CHICAGO — Architects and maritime history lovers are raising money to restore the Chicago Harbor Lighthouse, which was built in 1893 for the World’s Columbian Exposition in Chicago.
The red and white lighthouse was moved to its current location off of Navy Pier in 1919 and has fallen into disrepair. Now, nonprofit Friends of The Chicago Harbor Lighthouse wants to preserve, restore and celebrate the lighthouse so future generations can enjoy its history, President Kurt Lentsch said at a meeting at the Chicago Maritime Museum.
Over the next two to 10 years, the group members hope to turn the lighthouse into a museum and event space that people can reach by boarding a boat at Navy Pier. They expect the entire project will cost $3-$5 million, Lentsch said.
“We could really make this something special for the city of Chicago, for the Great Lakes experience, for historical preservation. It could really work out,” Lentsch said at the Feb. 17 meeting.
Due to the National Historic Lighthouse Preservation Act, city officials are only required to maintain the light for navigational purposes and aren’t responsible for repairing the physical structure, which has remained largely the same as when it was built.
Members of the nonprofit are in the initial stages of this project. They are mainly focused on raising money and awareness at this point, Lentsch said.
To donate to Friends of the Chicago Harbor Lighthouse, click here.
The group has support from city officials and is consulting with a project manager about next steps, which include determining a pin number and address for the site as well as figuring out which ward oversees it.
These things have to happen before building permits can be granted, said Edward Torrez, an architect who’s helping lead the venture.
“These are technical challenges, but we’ll figure out how to get there,” Torrez said. “Our attorneys are doing a lot of work surrounding the question, ‘How can this become a real property that’s situated on the lake?’ I can just picture a Uber driver plugging in the address and being like, ‘WHAT?!’”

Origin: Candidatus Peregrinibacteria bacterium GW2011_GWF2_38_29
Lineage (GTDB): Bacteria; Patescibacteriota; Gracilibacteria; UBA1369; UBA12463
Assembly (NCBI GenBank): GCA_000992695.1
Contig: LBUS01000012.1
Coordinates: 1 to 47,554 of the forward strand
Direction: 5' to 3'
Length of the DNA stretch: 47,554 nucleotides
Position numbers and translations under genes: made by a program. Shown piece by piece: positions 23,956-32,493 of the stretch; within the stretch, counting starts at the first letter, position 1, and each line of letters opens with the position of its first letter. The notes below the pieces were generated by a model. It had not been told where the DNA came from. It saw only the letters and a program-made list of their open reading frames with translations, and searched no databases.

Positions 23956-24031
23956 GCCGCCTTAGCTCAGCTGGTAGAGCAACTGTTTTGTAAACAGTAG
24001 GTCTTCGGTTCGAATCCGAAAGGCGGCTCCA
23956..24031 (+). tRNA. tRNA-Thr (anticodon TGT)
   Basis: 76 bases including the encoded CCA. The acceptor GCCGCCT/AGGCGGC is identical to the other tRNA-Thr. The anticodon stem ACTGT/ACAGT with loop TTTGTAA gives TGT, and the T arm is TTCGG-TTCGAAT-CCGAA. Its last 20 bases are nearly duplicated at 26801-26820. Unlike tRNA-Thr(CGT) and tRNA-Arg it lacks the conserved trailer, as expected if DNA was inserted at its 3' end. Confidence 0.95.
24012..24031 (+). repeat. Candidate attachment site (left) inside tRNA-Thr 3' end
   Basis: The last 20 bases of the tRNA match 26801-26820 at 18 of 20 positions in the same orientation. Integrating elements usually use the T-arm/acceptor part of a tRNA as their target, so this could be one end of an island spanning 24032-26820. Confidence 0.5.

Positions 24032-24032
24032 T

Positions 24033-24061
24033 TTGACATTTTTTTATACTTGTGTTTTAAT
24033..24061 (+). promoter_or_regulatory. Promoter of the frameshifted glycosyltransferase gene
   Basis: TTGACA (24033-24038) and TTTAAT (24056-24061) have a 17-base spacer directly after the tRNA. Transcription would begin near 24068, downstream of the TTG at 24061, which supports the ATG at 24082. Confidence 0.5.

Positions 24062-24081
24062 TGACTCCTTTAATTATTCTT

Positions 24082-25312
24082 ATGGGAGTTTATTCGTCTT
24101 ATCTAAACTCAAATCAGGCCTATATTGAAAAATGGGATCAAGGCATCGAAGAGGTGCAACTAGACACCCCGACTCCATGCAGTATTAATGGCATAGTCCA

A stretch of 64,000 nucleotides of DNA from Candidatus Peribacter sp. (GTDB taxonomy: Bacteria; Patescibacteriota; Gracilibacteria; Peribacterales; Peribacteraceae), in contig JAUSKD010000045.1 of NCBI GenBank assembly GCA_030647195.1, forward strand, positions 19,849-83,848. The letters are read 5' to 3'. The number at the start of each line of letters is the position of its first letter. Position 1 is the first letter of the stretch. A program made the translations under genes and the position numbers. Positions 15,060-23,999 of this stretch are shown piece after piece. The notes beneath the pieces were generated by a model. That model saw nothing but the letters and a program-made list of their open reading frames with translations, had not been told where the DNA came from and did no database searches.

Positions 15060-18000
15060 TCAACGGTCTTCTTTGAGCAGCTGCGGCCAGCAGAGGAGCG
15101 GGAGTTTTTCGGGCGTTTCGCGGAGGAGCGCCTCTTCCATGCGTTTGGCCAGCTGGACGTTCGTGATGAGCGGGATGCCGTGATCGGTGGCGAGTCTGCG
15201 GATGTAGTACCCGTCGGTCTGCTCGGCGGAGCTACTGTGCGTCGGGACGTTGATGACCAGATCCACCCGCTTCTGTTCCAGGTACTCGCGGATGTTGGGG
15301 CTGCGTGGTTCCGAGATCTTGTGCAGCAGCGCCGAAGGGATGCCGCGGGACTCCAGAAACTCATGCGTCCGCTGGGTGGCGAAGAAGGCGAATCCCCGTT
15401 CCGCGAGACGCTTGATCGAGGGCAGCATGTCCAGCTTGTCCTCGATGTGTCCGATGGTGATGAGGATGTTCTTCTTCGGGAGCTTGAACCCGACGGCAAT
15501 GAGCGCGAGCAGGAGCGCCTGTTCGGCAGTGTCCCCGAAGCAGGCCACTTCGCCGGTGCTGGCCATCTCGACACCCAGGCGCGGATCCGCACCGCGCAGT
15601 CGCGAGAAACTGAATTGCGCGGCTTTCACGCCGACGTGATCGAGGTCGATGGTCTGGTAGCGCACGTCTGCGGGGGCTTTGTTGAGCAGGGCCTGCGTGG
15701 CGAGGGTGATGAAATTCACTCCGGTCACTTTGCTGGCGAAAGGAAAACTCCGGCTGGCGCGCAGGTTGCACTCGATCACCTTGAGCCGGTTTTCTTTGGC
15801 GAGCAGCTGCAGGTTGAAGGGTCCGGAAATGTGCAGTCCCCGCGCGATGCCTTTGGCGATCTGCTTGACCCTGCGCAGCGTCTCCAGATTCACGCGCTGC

Ideally, visitors will eventually be able to visit the lighthouse, climb past exhibits detailing its history — complete with artifacts — and to access an observation deck at the top. Individuals and companies could rent the space for events.
“You would never be able to see the city from this angle anywhere else,” Lentsch said. “Everyone should be able to experience this view of our beautiful city. The city of Chicago is so rich in its history, in its architecture, so it’s just a shame that the lighthouse is sitting out there empty right now.”
With permission from the city, a restoration team — including structural engineers, environmental engineers and a team of divers — spent a day examining the lighthouse site in July and found it’s “not in the best condition it could be,” Lentsch said.
The majority of the lighthouse’s structure is made of steel, so it’s somewhat stable, but numerous repairs are needed to protect it from the elements, Lentsch said. This will include roof repairs, restoration of interior plaster, new flooring, new railings and a coat of paint.
This work is especially urgent due to the changing environment of Lake Michigan and the onset of stronger storms due to climate change, Lentsch said. Most lighthouses in the Great Lakes were built more than 100 years ago, so they’re becoming more susceptible to damage, Lentsch said.
“Storms are becoming more powerful, and our lighthouses are becoming more vulnerable, if not addressed and reinforced,” Lentsch said.
The first phase of construction would likely focus on restoring the lighthouse’s shell and cleaning it up. More extensive upgrades will be required in the second phase of construction to prepare the interior for visitors, including the addition of a stronger electric source, working bathrooms and an elevator, among other things.
One of eight lighthouses in Illinois, the Chicago Harbor Lighthouse was among the first to be powered with electricity in a time when most lighthouses used gas to keep the lights on, Lentsch said.
The Chicago Harbor Lighthouse was listed on the National Register of Historic Places on July 19, 1984, and it became a Chicago Landmark April 9, 2003, according to the nonprofit’s website.
A keeper lived in the lighthouse until the ’80s and was responsible for maintaining the light, Lentsch said. The group hasn’t been able to identify this man, but Lentsch did meet someone who claimed to have dated the keeper, who described him as “a little nuts,” Lentsch said.
One of the keeper’s responsibilities was bringing a huge weight on a rope to the top of the structure and dropping it. As the weight fell through the center of the lighthouse, the rope pulled on the light, causing it to rotate. This “clockwork mechanism” was developed in the 1870s, and the equipment remains within the lighthouse today.
If the lighthouse is restored according to plan, it could include a recreation of the keeper’s living quarters with more information about the equipment he used to complete his responsibilities as well as his day-to-day life, Lentsch said.
Other exhibits could include artifacts depicting the lighthouse’s construction and its broader impact on the city’s maritime history.
For updates about the project’s progress, visit Friends of the Chicago Harbor Lighthouse’s website and check out the video below.
(Video from John Sheehan, Hawkwind Droneworks)
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